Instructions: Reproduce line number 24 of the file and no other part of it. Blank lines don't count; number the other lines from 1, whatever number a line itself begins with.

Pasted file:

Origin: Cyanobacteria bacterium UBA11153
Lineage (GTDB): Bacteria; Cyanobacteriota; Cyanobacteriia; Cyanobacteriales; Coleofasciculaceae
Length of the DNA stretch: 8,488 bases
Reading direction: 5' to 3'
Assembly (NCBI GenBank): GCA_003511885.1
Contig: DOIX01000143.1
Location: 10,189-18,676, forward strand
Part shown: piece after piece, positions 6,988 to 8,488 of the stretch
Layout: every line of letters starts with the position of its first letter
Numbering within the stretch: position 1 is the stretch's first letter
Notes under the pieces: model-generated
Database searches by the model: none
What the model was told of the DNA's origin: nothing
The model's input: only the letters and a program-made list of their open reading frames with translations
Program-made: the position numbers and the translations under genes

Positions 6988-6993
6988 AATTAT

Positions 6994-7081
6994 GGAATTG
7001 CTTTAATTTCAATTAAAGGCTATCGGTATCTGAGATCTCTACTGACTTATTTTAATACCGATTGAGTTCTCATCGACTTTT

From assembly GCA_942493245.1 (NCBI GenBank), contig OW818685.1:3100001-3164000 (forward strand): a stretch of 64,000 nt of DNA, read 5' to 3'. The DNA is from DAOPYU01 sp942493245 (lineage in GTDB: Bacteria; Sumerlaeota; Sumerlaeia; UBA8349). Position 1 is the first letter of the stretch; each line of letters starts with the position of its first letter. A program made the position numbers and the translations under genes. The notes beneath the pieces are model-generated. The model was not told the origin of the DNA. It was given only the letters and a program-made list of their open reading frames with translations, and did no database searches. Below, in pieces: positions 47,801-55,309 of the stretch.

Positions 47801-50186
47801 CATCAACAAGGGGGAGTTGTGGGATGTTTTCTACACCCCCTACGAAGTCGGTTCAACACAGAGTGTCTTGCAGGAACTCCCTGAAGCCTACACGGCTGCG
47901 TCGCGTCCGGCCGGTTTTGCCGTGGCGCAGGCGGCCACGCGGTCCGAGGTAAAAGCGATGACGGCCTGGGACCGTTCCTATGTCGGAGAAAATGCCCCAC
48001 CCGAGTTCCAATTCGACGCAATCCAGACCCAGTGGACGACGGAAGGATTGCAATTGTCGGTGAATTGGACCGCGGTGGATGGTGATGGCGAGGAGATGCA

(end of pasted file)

47901 TCGCGTCCGGCCGGTTTTGCCGTGGCGCAGGCGGCCACGCGGTCCGAGGTAAAAGCGATGACGGCCTGGGACCGTTCCTATGTCGGAGAAAATGCCCCAC